Its the turn of a church planter in Chicago today to guest blog for me:
In Newfroniters we talk a lot about church planting. It’s a core value. We spend a lot of money on it. We give away our best people to it. Family members move hundreds and thousands of miles away from each other to make it happen. It is a one of the hardest things we do but one of the most important.
I am convinced that every reference in scripture to the mission of God finds its practical fulfillment in the process of starting a new church. If Jesus is of ultimate value, if all things end with him being worshiped in eternity, then developing worshipers of Jesus is the key to success. Simply winning people to Jesus is a good start but not enough. A redemptive community must be established in order to fulfill the cosmic plans of Christ.
I thought I was ready to start a church. It had been on my heart for many years. But I wasn’t as ready as I thought I was. I had undertaken theological training and fulfilled various leadership roles but I was ignorant to much of the essential knowledge and skills required to launch a church. I’ve heard some refer to church planting as an enigma, but I’ve come to realize that is faulty thinking. Without clear and intentional preparation the chances of success are greatly diminished.
After passing a comprehensive church planter assessment and then completed an intensive year of church planting training, I moved my family to Chicago, the 3rd largest city in the US with a metro population of 9.5 million people. I’ve read 20 books on church planting, interviewed about 8 planters and even assisted in a new church start. And now we are right at the start of establishing Destination Church, one of the newest churches in Chicago. I cannot imagine doing this without the careful preparation provided for me by Newfrontiers-USA which brings me to my main point.
Developing a launch strategy is essential to starting a church. Right now Destination Church has a core group of about 20 people. I’d really like to publicly launch the church in February of 2010 but in order to do that we need to add at least 20 more people. A total of 75 would actually be a great core group size. Launching with just a handful of people makes it almost impossible to grow beyond 250 and 3 times more likely to fail. If we don’t add enough members by February we’ll delay our launch. Failure is not an option.
It works like this. My wife and I used to drive by a restaurant in St. Louis that never had any cars parked outside. Do you ever go into a restaurant where the parking lot is empty? No! If something good is happening people are present.
In a new church it takes at least 3 people to run the children’s work, maybe 4 to run worship, maybe 3 to greet and usher, which means if you have 20 people when you launch, you only have 10 people available for a crowd. If people do come they wont stay — it’s just too weird! We live in an anonymous culture, so people will want to be anonymous to begin with, and of course we must help them take steps into the community and not remain unknown.
In addition the idea of preview services has greatly impressed me. A preview service is like a dress rehearsal. It lowers the level of expectation for attendees and the core group because it’s a practice. It gives you more time to adjust mistakes. People are more forgiving if the sound isn’t right or the song words don’t work. Previews work well every 2 weeks or every week. It is not a good idea to do monthly previews as the gap in between is too long and momentum is lost. People are more likely to attend a couple of previews, not just because they are a lower commitment, but because of their schedule. Give people more chances to attend and they will. It’s a real limitation to put all your eggs into one grand opening launch day.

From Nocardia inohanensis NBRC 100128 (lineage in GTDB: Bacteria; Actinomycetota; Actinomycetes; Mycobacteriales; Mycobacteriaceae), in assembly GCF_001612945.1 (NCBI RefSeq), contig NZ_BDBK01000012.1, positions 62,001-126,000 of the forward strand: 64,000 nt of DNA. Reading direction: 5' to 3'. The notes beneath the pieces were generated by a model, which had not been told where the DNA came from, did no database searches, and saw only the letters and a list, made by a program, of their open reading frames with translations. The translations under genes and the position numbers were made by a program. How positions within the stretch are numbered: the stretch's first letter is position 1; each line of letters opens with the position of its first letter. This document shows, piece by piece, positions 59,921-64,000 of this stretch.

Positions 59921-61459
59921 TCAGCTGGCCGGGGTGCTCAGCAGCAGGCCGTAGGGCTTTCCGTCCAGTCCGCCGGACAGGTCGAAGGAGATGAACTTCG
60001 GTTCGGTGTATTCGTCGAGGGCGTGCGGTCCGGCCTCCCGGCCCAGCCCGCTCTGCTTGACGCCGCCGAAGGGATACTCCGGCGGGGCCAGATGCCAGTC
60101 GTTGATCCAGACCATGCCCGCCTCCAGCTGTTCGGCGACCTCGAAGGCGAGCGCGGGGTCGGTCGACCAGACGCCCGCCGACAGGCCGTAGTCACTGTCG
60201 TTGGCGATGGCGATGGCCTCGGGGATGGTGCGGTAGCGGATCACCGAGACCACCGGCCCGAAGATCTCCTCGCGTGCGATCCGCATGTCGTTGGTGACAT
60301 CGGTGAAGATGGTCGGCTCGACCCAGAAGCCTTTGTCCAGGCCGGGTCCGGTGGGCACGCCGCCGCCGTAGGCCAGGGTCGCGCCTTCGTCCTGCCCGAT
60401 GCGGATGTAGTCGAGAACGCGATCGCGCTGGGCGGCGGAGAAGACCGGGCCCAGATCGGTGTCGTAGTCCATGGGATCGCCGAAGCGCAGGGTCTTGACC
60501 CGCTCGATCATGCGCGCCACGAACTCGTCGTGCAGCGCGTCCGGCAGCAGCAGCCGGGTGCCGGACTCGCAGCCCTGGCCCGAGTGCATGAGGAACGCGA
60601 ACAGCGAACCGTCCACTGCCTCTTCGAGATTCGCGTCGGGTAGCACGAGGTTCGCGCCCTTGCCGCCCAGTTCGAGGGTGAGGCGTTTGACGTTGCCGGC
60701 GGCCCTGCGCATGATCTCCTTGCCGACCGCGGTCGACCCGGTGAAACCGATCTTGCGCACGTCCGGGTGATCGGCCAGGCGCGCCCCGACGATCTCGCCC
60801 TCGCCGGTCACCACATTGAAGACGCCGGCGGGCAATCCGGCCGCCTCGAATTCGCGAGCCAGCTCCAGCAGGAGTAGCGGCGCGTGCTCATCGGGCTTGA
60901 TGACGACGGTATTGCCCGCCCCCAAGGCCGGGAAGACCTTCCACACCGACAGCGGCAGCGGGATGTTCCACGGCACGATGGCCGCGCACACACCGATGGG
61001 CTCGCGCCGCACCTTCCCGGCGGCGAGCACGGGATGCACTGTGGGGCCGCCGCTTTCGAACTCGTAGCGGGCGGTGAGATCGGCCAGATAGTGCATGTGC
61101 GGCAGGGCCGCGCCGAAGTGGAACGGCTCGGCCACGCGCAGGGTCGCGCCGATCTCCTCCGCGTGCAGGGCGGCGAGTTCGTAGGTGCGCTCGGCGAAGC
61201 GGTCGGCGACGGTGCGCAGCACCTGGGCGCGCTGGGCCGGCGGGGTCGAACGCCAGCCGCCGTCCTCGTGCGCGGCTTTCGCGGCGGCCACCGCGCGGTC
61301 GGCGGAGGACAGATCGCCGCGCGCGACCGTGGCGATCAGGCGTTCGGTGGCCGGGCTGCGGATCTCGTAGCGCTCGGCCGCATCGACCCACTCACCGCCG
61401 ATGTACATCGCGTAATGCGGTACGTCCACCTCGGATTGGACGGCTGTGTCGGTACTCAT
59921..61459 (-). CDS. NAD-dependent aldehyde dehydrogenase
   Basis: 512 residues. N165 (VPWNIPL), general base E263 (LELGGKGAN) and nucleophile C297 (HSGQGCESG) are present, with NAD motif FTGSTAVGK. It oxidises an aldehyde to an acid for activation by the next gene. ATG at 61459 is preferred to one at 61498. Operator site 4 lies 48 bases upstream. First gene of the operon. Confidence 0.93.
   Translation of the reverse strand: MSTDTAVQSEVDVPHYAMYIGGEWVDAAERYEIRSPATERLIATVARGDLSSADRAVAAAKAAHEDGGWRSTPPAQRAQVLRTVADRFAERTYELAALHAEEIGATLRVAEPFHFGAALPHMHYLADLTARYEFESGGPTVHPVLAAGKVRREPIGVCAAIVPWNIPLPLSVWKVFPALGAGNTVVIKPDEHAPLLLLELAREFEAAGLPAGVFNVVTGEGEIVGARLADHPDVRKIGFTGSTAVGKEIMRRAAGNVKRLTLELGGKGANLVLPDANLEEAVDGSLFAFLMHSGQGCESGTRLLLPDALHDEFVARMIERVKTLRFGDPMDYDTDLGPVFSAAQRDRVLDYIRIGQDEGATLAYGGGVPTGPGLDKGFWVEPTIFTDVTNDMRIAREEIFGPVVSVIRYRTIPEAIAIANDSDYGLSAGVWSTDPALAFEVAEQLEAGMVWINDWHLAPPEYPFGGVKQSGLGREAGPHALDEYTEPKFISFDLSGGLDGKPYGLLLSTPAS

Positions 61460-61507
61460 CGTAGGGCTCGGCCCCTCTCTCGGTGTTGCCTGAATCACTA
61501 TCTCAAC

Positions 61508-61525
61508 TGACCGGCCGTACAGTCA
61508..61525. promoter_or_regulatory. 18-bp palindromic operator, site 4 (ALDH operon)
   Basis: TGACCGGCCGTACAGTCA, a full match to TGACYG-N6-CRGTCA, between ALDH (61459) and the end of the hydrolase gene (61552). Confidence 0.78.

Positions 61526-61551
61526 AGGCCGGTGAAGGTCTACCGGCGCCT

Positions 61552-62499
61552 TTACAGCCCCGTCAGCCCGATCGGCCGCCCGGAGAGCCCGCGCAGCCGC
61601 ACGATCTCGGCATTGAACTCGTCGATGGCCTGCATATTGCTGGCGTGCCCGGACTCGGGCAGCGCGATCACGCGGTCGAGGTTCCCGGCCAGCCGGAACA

On July 11, 2009 Matt Sweetman presented the Encouraging Community Project. The event focused on the need for community, the breakdown of trust in society, the solutions to rebuild it and the vision of the new church.
We all need to be in a community. This presentation will broaden your understanding of the world we live in and the value of human connectivity. If you are interested in checking out the new church, please watch this video.
We’ll try various attractional forms of church planting; mailers, phone surveys, online ads, etc … But the key growth element will be each member inviting 3-4 people to the previews/launch. If 50 people invite 3-4 people each and 1-2 of them actually show up, plus the mass marketing, we could gather 100 to 150 brand new people by our launch day. Even if 50% of them don’t return we’ve grown by 50-75 people in just a few weeks and have a legitimate crowd to attract more. Launching a small group system shortly afterwards will then allow us to more effectively make disciples.
Don’t be afraid of strategy.
Strategy is just a fancy way of having a plan. Read Psalm 139:16 and tell me if you think God has a detailed plan of your life or not?
Another critical aspect of strategy is financial planning. Working out detailed expense categories and amounts ahead of time allows you to know how much money you will need. Otherwise it really is an enigma! I’ve had many people ask me recently how I am funded. I am bi-vocational right now and my personal income is split 3 ways. We have a very generous core group, Heather and I also have a number of individuals who give to us directly. Lastly, I do a lot of online marketing to make up the difference in our income. Here is an example of an Atlanta Lawyer I have done work for. My plan is to phase this kind of work out over the next year. So, please pray for financial provision.
Jesus has a great plan to build his church and he will build it!